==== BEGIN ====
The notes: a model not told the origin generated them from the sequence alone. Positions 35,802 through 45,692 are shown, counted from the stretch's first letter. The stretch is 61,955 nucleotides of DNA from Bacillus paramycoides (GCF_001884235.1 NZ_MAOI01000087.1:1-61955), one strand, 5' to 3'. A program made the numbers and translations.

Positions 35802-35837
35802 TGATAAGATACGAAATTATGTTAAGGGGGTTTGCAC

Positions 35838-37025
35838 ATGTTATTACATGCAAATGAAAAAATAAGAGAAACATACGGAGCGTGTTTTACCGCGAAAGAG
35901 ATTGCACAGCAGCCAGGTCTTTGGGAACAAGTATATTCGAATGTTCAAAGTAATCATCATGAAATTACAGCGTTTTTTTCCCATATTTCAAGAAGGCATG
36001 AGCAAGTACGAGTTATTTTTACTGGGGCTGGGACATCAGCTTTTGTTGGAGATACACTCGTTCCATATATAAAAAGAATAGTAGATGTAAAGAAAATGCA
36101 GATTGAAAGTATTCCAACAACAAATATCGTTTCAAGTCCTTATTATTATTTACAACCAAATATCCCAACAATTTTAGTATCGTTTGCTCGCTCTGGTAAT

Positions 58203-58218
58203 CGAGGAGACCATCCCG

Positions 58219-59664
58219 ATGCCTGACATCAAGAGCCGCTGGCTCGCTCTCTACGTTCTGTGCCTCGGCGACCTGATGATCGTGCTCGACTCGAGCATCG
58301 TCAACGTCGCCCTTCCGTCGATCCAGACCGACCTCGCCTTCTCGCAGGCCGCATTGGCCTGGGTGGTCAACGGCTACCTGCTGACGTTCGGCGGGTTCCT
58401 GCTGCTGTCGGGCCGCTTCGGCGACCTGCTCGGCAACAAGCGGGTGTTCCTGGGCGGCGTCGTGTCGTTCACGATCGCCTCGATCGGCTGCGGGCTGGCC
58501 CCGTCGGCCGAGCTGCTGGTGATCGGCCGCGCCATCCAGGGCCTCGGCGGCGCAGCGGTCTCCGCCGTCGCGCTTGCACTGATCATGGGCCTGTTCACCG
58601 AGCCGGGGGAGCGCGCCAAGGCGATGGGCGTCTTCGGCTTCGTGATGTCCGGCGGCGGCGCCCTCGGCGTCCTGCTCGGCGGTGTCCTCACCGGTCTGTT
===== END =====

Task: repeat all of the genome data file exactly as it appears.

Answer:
The notes: a model not told the origin generated them from the sequence alone. Positions 35,802 through 45,692 are shown, counted from the stretch's first letter. The stretch is 61,955 nucleotides of DNA from Bacillus paramycoides (GCF_001884235.1 NZ_MAOI01000087.1:1-61955), one strand, 5' to 3'. A program made the numbers and translations.

Positions 35802-35837
35802 TGATAAGATACGAAATTATGTTAAGGGGGTTTGCAC

Positions 35838-37025
35838 ATGTTATTACATGCAAATGAAAAAATAAGAGAAACATACGGAGCGTGTTTTACCGCGAAAGAG
35901 ATTGCACAGCAGCCAGGTCTTTGGGAACAAGTATATTCGAATGTTCAAAGTAATCATCATGAAATTACAGCGTTTTTTTCCCATATTTCAAGAAGGCATG
36001 AGCAAGTACGAGTTATTTTTACTGGGGCTGGGACATCAGCTTTTGTTGGAGATACACTCGTTCCATATATAAAAAGAATAGTAGATGTAAAGAAAATGCA
36101 GATTGAAAGTATTCCAACAACAAATATCGTTTCAAGTCCTTATTATTATTTACAACCAAATATCCCAACAATTTTAGTATCGTTTGCTCGCTCTGGTAAT

Positions 58203-58218
58203 CGAGGAGACCATCCCG

Positions 58219-59664
58219 ATGCCTGACATCAAGAGCCGCTGGCTCGCTCTCTACGTTCTGTGCCTCGGCGACCTGATGATCGTGCTCGACTCGAGCATCG
58301 TCAACGTCGCCCTTCCGTCGATCCAGACCGACCTCGCCTTCTCGCAGGCCGCATTGGCCTGGGTGGTCAACGGCTACCTGCTGACGTTCGGCGGGTTCCT
58401 GCTGCTGTCGGGCCGCTTCGGCGACCTGCTCGGCAACAAGCGGGTGTTCCTGGGCGGCGTCGTGTCGTTCACGATCGCCTCGATCGGCTGCGGGCTGGCC
58501 CCGTCGGCCGAGCTGCTGGTGATCGGCCGCGCCATCCAGGGCCTCGGCGGCGCAGCGGTCTCCGCCGTCGCGCTTGCACTGATCATGGGCCTGTTCACCG
58601 AGCCGGGGGAGCGCGCCAAGGCGATGGGCGTCTTCGGCTTCGTGATGTCCGGCGGCGGCGCCCTCGGCGTCCTGCTCGGCGGTGTCCTCACCGGTCTGTT